U.S. woman murdered at family compound in Osa

Arrow shows location of murder scene

Someone murdered a 52-year-old U.S. woman on the grounds of her family’s luxury tourist rental on the Osa peninsula.

Friends identified her as Lisa Artz, who was the resident manager of Casa Tres Palmas in upper Matapalo, just south of Puerto Jiménez on the east shore of the Osa peninsula.

The Judicial Investigating Organization said that she was found in a small cabina bound hands and feet with a blanket over her face. Agents presumed she was smothered. Acquaintances said the woman lived in the small cabina, the first structure her family build on the land, because the adjacent 6,000-square-foot structure was rented frequently to vacationers.

Casa Tres Palmas is known as the most luxurious property in the area with a commanding views of the point where the waters of the Gulfo Dulce meet those of the Pacific. Ms. Artz’ father is George Artz, a successful restaurant owner. The family runs Coconuts on the Beach in Cocoa Beach, Florida. The sprawling main house features a Tiki-style villa with a palm thatched roof. The property rents from $300 to $400 a night and sleeps up to 12, said the Casa Tres Palmas Web site.

Judicial police said they were awaiting the results of an autopsy to determine exactly how the woman died. The autopsy also should provide an estimate on when death occurred. Ms. Artz was a frequent visitor, and friends said she arrived in the community last December to serve as manager for the property. The property is 20 kilometers or about 14 miles south of Puerto Jiménez.

An acquaintance said the woman was scheduled to leave Costa Rica for the United States Wednesday.

There has been a wave of criminal activity in the area, including robberies and home invasions. There also is the unsolved February murder of Kimberly Blackwell, 53, a Canadian, in San Miguel de Cañaza near Puerto Jiménez. Ms.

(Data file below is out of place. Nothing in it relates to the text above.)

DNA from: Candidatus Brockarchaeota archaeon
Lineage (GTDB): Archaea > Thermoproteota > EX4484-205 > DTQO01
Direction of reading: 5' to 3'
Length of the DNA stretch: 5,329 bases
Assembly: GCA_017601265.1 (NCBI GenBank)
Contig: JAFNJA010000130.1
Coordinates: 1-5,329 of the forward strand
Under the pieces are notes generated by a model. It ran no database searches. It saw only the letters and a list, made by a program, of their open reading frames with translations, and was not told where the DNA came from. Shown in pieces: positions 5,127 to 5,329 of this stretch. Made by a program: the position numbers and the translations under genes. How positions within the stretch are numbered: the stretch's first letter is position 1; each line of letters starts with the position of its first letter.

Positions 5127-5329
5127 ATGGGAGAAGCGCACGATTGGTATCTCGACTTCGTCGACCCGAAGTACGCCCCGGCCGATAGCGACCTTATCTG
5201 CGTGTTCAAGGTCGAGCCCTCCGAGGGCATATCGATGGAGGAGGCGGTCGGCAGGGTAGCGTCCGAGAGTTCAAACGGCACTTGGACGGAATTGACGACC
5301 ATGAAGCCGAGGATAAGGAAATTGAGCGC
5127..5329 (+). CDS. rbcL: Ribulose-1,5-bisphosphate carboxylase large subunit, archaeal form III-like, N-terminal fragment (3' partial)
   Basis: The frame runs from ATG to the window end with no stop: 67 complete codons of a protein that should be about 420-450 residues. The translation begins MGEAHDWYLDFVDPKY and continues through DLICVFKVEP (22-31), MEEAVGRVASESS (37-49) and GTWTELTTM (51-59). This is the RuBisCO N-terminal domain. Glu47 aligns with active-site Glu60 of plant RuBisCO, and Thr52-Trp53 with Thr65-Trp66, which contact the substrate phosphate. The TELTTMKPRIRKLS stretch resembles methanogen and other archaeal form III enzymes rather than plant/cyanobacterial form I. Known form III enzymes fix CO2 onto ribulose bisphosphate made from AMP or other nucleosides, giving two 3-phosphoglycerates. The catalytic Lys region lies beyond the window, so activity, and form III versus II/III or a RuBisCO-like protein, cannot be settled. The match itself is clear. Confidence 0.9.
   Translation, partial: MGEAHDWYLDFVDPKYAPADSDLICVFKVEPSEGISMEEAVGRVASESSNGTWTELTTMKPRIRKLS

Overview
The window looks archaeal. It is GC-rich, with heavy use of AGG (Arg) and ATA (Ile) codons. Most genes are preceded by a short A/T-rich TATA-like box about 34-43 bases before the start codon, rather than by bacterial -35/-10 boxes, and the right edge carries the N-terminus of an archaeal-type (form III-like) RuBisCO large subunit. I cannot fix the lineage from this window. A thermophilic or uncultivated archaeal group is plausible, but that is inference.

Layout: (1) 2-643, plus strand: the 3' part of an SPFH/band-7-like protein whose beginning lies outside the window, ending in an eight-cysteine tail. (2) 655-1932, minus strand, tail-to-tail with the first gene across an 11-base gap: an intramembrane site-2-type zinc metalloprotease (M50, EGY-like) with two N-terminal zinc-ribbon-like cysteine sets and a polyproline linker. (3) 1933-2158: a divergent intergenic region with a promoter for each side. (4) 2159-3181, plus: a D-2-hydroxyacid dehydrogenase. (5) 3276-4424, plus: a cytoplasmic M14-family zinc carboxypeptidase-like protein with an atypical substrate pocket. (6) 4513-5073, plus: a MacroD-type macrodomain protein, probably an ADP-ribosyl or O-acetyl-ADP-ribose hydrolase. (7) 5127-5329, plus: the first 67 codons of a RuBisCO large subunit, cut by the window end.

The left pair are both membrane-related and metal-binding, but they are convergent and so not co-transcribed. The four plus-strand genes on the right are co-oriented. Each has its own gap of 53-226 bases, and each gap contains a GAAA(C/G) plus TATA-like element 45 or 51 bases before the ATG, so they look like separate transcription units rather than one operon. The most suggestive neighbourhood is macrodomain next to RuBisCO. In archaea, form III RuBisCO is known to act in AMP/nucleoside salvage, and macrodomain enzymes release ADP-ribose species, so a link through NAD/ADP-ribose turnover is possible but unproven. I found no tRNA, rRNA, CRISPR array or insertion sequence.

Blackwell was known in the area as the operator of Samaritan Xocolata, which produced high-end chocolate items from Costa Rican cocao.

There also is the case of two Austrian citizens who were residents of Puerto Jiménez. They vanished around Christmas 2009. That case still is open.

Across the gulf in Golfito, the death of an expat there still is an open case. He was Kelly Robert Nutting, 38, who was dumped in the gulf with his hands tied behind him and with a piece of concrete attached to his body. He appears to have been strangled. The U.S. Navy veteran managed his family’s hotel. The murder was in March 2010.

Although there have been sensational rumors, a close examination of all the cases point to individual and personal motives, according to residents of the area and some police investigators. Except for the Artz case, judicial agents seem to know the likely suspects and the individual motives that led to the killing but do not have enough evidence to make an arrest under Costa Rica’s complex penal code. The reasons appear to be different, involve different suspects and have motives that range from revenge to greed to jealousy.

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